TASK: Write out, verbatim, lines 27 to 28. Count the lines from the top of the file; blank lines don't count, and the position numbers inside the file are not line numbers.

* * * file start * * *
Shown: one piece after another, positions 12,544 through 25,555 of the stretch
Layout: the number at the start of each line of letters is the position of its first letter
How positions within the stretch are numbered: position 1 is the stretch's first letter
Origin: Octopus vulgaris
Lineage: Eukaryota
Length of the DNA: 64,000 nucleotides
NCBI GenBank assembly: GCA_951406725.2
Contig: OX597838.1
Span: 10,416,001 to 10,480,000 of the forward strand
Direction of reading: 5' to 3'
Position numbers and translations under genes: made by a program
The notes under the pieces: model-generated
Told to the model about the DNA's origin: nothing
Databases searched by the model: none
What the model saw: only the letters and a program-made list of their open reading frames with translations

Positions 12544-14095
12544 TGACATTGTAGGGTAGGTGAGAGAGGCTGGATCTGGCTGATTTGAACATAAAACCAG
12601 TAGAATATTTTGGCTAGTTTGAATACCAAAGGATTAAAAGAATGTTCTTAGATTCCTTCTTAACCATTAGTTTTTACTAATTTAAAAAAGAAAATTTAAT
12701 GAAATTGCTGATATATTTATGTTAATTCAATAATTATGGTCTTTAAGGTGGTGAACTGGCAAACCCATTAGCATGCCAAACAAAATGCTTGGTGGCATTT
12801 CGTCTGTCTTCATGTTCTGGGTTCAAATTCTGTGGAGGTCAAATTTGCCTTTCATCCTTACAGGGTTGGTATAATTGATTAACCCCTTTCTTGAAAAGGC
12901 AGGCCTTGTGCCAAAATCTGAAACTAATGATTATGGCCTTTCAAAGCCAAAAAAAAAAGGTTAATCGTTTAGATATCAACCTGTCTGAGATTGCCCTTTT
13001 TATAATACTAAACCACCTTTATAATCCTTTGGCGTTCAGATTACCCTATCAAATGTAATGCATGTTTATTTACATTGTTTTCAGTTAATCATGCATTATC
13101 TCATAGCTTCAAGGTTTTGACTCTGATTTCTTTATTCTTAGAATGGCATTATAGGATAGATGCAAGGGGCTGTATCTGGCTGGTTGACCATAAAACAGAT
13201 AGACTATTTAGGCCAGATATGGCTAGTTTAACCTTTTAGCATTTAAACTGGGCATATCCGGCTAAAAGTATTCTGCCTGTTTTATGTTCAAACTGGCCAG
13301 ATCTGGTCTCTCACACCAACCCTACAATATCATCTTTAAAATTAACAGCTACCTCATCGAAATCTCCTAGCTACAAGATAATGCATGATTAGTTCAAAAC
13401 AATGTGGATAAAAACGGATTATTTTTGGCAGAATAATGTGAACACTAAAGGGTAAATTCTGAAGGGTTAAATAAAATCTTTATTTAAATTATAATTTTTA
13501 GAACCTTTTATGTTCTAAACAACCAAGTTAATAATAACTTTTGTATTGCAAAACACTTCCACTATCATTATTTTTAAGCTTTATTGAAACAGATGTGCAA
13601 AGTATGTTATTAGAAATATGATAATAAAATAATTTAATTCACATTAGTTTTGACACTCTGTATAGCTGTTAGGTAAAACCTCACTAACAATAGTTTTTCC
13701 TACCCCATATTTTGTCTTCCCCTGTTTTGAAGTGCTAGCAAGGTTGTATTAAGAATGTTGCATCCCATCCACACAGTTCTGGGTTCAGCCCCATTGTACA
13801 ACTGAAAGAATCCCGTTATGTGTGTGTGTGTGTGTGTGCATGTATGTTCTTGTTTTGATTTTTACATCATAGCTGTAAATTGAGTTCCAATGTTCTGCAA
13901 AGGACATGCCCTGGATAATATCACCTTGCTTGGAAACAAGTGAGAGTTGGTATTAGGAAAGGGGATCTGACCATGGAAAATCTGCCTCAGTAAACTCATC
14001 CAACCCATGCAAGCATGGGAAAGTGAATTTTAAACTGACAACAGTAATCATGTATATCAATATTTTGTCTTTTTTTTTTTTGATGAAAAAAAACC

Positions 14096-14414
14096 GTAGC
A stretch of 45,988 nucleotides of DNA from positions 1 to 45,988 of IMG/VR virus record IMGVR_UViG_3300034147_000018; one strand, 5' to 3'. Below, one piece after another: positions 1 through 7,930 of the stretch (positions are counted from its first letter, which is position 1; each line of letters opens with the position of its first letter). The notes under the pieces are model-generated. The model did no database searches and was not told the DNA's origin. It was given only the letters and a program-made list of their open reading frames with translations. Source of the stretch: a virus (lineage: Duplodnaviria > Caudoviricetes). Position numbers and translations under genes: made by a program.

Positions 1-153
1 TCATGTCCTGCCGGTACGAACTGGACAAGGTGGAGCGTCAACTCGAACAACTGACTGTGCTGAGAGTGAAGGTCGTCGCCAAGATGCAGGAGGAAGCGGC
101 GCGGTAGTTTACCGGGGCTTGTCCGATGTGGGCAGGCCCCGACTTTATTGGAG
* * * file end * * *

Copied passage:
13501 GAACCTTTTATGTTCTAAACAACCAAGTTAATAATAACTTTTGTATTGCAAAACACTTCCACTATCATTATTTTTAAGCTTTATTGAAACAGATGTGCAA
13601 AGTATGTTATTAGAAATATGATAATAAAATAATTTAATTCACATTAGTTTTGACACTCTGTATAGCTGTTAGGTAAAACCTCACTAACAATAGTTTTTCC